I was up the mountain road I am on often looking for little ones. I don’t recall seeing this one before. He was fast that was for sure sitting on the flower for a few seconds at a time.
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I did remove the OOF flowers on the lower right but it looked too open and I wanted to leave some room around the wings. Also, I think I was at a light tilt which may be why the right wing was softer. I will be back on that road again tomorrow so we see if they are around. I have no clue what this is.
Is this a composite: No
Canon 90D Canon 100-400 ii with the 500D close up. HH. Except for noiseware nothing else was done with the photo
Dean, I’m not sure what he is either, but he is marked nicely in those wings. You captured very nice details in him. I’m wishing for more room at the top to give him more room to “move”. Still a very nice image, and I’m impressed with the details using your 100-400 with that closeup filter. Great job.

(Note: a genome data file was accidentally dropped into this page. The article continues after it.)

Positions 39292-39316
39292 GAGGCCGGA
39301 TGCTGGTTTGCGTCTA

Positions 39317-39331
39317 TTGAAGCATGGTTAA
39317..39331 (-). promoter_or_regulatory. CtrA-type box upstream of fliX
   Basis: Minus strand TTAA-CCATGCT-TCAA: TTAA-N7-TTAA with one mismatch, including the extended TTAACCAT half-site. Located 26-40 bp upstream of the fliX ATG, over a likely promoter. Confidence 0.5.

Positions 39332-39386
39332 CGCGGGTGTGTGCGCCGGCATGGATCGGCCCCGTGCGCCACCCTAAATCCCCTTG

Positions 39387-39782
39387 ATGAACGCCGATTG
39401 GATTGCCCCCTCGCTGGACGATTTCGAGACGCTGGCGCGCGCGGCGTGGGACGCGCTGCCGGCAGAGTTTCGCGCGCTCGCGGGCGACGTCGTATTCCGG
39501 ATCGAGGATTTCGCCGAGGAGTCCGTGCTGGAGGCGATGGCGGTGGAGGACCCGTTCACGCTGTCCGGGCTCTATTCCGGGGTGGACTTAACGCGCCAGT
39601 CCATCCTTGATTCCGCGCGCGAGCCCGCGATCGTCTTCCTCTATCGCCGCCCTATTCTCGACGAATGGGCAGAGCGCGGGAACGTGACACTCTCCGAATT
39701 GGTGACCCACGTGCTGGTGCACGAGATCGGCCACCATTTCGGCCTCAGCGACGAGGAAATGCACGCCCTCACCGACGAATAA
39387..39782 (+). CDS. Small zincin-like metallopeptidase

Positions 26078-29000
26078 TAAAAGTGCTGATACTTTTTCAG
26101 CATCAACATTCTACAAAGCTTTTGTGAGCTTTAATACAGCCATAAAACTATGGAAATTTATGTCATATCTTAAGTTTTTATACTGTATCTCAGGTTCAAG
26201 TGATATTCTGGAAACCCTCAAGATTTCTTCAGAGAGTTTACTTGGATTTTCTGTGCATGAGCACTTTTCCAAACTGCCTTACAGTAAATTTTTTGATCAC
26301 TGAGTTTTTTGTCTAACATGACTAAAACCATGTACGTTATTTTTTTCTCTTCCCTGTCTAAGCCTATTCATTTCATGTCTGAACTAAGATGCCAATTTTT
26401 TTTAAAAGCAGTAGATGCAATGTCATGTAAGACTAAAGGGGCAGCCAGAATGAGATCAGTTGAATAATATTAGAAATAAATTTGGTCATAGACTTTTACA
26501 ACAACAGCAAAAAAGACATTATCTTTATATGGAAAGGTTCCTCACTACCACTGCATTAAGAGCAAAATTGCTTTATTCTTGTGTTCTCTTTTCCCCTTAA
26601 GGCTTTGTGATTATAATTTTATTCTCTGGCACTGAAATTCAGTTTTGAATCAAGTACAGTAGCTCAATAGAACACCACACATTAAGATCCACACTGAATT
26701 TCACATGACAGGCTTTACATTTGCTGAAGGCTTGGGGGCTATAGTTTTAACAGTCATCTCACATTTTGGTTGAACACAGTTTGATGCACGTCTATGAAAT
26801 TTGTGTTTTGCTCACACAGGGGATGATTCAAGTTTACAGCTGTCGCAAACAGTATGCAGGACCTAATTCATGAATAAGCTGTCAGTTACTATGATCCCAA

This is a bee fly, family Bombyliidae. Telephoto zoom lenses with modification, provide the means necessary to get descent shots of big buts without having to approach them too closely. More room at the top and a touch more DOF would improve the comp. A good capture of one of our pollinators…Jim
Dean, it is a very good look at this fly. Getting the right wing sharp would be good, but very difficult since they move so fast and you need perfect plane-of-focus management. The color coordination between the fly and the background looks good.
Thanks for the input Mark, Jim, Terry, Shirley, and Vanessa. I picked up a book to help ID these subjects realizing there are like a trillion different types. now. So it helps getting some idea of what these guys are here on NPN. DOF is very tight with telephotos and even the slightest wind does not help